Chrysler Group has entered into a five-year partnership with McMaster University to develop next-generation, energy-efficient, high-performance electric powertrains and powertrain components suitable for a range of vehicle applications.
The project consists of three phases, each building on the achievements of the previous one, with the final phase scheduled to conclude in March of 2018.
A total of $18.2 million has been committed to the project with $9.25 million in cash and in-kind contributions coming from Chrysler and $8.93 million from the Natural Sciences and Engineering Research Council of Canada (NSERC).
NSERC is the lead agency within Automotive Partnership Canada (APC), an initiative to support industry research at Canadian universities and government laboratories.
Work on the project will be conducted primarily at McMaster University, in Hamilton, Ontario, where 20 engineers from Chrysler’s Global Electrified Powertrain Group and seven McMaster research engineers will be teamed with 16 faculty members and 80 graduate and undergraduate engineering students.
The partners will also make use of various Chrysler laboratories and test vehicles.
"Legislative pressure and socio-economic forces are compelling the auto industry to deliver unparalleled technological advancement at an unprecedented rate," said Bob Lee, Chrysler Group vice-president and head of engine, powertrain and electrified propulsion systems engineering.
"This project harnesses the kind of intellectual capital and collaboration required to respond to such challenges," he added.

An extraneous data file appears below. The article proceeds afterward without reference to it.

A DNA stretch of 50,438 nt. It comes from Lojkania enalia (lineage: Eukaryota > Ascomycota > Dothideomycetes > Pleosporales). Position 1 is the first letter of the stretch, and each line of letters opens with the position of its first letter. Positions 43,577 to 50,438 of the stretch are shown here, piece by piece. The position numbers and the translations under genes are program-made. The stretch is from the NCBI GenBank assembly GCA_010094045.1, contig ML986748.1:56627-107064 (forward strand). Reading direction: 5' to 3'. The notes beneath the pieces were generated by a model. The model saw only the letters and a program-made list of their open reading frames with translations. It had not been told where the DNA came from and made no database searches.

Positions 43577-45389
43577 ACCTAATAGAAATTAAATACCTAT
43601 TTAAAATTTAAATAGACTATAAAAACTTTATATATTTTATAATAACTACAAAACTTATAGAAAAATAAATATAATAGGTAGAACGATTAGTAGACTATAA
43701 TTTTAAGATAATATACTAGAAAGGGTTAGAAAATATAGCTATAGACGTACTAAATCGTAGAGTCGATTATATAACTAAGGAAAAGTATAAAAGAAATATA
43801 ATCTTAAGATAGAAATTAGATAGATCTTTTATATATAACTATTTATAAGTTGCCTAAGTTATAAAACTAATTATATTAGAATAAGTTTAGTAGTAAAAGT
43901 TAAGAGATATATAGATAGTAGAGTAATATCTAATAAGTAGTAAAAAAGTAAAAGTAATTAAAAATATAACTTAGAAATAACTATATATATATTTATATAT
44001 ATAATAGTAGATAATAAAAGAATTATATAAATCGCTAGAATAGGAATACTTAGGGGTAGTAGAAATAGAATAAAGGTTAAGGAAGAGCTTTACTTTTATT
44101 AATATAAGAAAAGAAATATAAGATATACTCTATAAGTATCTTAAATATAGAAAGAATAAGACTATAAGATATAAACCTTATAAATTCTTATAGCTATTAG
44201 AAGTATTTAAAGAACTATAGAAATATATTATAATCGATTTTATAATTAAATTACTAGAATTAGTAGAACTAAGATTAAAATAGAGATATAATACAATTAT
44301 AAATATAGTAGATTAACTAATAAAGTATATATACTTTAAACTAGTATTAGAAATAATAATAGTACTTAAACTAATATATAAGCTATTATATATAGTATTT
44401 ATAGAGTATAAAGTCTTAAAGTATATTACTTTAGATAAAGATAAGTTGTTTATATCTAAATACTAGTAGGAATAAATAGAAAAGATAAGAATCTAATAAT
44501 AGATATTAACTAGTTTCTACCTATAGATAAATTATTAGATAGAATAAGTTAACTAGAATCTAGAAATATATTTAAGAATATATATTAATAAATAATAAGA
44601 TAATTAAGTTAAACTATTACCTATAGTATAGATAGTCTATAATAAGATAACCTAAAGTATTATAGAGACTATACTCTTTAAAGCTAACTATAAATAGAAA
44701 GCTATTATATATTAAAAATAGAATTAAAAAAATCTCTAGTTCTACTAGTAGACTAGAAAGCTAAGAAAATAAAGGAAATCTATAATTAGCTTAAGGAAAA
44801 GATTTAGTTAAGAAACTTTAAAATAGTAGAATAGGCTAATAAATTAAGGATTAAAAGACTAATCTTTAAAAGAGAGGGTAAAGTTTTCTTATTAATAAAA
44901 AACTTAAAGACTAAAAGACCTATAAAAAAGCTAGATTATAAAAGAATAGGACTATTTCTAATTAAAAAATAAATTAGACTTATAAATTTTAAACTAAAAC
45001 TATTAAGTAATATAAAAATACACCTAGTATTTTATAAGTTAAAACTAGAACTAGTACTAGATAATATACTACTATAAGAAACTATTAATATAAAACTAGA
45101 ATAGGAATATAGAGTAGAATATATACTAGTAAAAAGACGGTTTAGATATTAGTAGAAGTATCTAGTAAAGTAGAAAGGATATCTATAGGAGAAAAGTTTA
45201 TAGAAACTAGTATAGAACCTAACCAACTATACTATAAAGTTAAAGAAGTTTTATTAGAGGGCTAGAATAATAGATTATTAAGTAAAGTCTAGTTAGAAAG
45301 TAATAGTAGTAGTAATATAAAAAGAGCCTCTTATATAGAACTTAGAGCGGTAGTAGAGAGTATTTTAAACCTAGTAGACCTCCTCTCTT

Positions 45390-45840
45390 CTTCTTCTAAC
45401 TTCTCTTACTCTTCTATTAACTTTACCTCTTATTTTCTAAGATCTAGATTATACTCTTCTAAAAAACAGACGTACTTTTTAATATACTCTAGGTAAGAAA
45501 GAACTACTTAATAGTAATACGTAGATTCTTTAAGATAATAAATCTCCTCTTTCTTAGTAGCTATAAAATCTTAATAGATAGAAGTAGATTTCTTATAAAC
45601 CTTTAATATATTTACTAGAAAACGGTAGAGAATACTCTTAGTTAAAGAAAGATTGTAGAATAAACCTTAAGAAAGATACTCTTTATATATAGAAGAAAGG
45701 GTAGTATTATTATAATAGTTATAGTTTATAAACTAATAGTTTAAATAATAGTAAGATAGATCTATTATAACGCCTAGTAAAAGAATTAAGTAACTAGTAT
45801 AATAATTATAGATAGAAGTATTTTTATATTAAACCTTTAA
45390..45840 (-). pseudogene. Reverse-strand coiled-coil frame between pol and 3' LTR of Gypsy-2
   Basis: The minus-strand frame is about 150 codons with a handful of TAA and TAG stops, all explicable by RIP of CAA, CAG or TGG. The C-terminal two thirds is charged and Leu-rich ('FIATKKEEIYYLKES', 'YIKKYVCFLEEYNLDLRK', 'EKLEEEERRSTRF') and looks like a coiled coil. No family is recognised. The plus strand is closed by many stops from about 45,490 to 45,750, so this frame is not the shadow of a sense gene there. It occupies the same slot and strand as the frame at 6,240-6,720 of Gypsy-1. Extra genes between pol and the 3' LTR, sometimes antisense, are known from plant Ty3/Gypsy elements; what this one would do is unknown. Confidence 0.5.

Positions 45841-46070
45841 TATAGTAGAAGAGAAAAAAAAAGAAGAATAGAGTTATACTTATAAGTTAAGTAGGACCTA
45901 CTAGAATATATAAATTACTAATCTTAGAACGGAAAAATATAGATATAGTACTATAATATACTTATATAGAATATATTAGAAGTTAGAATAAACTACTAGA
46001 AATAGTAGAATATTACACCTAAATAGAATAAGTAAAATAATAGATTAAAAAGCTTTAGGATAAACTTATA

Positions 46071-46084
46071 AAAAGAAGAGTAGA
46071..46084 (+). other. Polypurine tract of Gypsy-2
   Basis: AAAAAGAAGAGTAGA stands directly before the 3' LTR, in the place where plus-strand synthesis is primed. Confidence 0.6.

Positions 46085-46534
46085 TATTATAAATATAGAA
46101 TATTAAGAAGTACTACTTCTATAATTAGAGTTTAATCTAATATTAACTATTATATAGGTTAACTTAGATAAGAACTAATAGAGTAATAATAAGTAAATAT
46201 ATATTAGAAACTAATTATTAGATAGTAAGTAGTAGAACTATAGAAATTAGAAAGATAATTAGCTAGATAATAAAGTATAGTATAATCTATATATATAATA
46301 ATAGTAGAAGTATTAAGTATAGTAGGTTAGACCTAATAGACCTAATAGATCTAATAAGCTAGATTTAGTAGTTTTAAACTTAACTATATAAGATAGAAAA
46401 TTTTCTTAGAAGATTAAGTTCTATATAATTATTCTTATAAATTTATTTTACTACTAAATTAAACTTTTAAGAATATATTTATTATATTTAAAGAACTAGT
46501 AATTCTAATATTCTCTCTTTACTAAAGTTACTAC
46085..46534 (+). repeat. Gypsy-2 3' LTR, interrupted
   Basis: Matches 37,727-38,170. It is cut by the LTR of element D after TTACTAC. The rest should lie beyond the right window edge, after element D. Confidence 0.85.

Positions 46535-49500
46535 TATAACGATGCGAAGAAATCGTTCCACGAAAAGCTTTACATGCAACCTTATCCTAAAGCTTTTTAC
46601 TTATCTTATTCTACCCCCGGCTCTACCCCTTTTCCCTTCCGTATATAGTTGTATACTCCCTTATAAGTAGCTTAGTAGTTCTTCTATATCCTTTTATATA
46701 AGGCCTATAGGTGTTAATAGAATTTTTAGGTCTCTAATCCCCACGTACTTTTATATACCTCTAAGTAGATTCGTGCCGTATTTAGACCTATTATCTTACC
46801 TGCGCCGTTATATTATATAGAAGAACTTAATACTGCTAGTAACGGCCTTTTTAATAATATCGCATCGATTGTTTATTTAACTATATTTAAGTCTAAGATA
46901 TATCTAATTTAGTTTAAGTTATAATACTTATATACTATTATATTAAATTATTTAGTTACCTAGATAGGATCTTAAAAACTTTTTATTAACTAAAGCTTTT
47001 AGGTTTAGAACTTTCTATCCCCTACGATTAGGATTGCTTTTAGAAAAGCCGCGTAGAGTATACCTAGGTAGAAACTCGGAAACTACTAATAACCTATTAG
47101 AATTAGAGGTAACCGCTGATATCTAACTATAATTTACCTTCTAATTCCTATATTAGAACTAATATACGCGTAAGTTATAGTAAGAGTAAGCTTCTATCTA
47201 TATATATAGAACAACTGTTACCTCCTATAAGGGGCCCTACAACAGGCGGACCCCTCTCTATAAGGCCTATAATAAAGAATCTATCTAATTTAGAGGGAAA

To advance Chrysler Group’s electrification strategy, the partnership will develop multiple prototypes of critical components, platforms and tools to strengthen the company’s future product lines.
Six facets of vehicle electrification will be explored:
> Electrified powertrain architecture and optimization
> Power electronics
> Electric machines
> Motor control
> Energy management systems
> Embedded software
Because low production volumes and associated high costs are significant factors in limiting the market penetration of electrified vehicles, affordability will be a key factor in the technology that emerges from the Chrysler-McMaster partnership.
For example, the electric machine activity will target ways to reduce rare-earth mineral content in the magnets that enable electric motor operation.
Component reliability, durability, weight, size and scalability will also be primary considerations, as will energy storage solutions such as ultra-capacitors.
In addition to the technological gains Chrysler will reap from the partnership, students will benefit from training in an area of growing importance to the auto industry. The company will also have an opportunity to bolster its engineering ranks by drawing from the pool of McMaster graduates.
Chrysler Canada currently employs more than 200 engineers at two assembly plants, a casting plant and the Chrysler Canada/University of Windsor Automotive Research and Development Centre in Windsor, ON.